Jane, Jane, Jane. No, no, hell no, the Bud was in the fridge for cooking purposes. For drinking give me an import or a wonderful domestic micro-brew--something that someone spent some time and thought developing. But I'll cook with the cheap domestic stuff!

Doug D

TVWBB Hall of Fame
Just because it's cheap doesn't necessarily make it undrinkable...

(Will post my secret "cheap wine" wine list shortly.)

K Kruger

TVWBB 1-Star Olympian
Okay, Morgan, you got us.

Jane/Doug-- Actually, I am not a beer drinker. I keep beer around for the few in my group that drink it regularly and their preference is Mich Light or Bud, so that's what I cook with. Sometimes I'll grab a few dark beers for when I'd prefer that for cooking. On the rare occasion I drink beer it tends to be an import or a domestic micro. White and red wines, and high-end vodka are my sips of choice.


TVWBB Super Fan
posted March 07, 2005 06:27 AM


Yes, thanks for the recipe. Wow, I guess you've met my mom! She wants to fry everything in lard too! I've had many a chat with her about cutting back on frying of things - for health reasons. Usually, before I can finish, she'll cut me off and ask if I want to take some tamales home for dinner (made with corn meal, LOTS of lard and pork)What are you gonna do?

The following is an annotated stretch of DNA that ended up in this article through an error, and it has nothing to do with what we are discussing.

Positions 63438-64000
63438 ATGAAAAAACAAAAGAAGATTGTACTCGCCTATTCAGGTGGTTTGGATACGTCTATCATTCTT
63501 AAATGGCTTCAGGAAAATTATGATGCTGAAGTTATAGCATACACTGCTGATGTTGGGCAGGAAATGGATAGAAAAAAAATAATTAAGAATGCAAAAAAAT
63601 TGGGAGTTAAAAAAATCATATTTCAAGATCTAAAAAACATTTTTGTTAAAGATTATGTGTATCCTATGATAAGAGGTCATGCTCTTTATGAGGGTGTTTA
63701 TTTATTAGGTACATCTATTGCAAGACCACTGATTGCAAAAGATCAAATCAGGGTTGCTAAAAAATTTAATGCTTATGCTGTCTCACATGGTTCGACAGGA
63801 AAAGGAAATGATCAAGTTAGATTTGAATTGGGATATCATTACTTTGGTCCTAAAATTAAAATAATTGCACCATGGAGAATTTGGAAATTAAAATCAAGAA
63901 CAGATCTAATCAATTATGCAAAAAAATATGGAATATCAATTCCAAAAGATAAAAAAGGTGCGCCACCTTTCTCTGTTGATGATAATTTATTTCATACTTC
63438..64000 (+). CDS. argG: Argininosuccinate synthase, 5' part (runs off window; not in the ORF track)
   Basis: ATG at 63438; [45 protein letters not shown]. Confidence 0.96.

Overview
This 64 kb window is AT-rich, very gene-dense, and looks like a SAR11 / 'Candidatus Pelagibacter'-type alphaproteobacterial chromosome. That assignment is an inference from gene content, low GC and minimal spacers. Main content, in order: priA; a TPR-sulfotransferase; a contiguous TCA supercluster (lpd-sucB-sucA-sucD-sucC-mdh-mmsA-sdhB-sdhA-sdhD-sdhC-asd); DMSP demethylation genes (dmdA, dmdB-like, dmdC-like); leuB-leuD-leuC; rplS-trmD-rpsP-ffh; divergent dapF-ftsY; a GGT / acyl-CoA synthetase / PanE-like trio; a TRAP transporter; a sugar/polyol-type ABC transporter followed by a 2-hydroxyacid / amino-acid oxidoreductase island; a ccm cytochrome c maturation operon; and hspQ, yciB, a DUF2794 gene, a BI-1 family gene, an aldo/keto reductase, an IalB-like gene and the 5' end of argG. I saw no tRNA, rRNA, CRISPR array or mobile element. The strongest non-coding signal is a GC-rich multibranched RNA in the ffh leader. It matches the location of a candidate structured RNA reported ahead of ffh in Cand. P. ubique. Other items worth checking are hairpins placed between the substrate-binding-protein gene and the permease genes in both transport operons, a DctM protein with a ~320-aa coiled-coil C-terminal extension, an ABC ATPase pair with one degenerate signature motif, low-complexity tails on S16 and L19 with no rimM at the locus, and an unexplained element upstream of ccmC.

Tamales - what is that? Something I've never even seen in my UK cookery books. Any recipes?

Have seen one recipe for Mole (Hugh Fearnley Whittingstall, book called "Meat") - but no mention of avocado leaf. A recipe for this would be good too.

And I noticed a thread about chilli Well - EVERY UK cook book has beans in chilli! Authentic or bad? A few good recipes for this would be appreciated too. They always have, like, half a teaspoon of cumin, half a teaspoon of chilli powder - very bland. Mine are my own invention, not bland - but certainly not autnentic anything. Pointers and tips would be very much appreciated.


K Kruger

TVWBB 1-Star Olympian
Tamales are made with lime-treated cornmeal flour in which lard (usually) is mixed to form a dough. This dough is filled with a mixture of varying sorts (a traditional one being a pork-based mix). The dough with its enclosed filling is then wrapped in dried corn husks (or banana leaves, depending on where you are in Mexico). They are steamed. Here is an interesting link.

Chili, according to many purists, does not contain beans--though this is moot. Many people, including me, tend to say 'chili with beans' when that's what we mean, and just 'chili' when beans are not included.

There are nearly countless possibilities for mole sauces. I posted one here.

Avocado leaf has a light anise-like flavor. I've never seen them for sale anywhere. I just pick one off a tree. They're an optional addition in many Mexican recipes.

Try the recipe above for the Colorado style chili. It's quite tasty.

adam clyde

Kevin -

thoughts on a beer/wine substitute? I'm guessing just a bit more stock would do fine. I'm guessing the wine doesn't add too much acidity, so it wouldn't throw off the pH.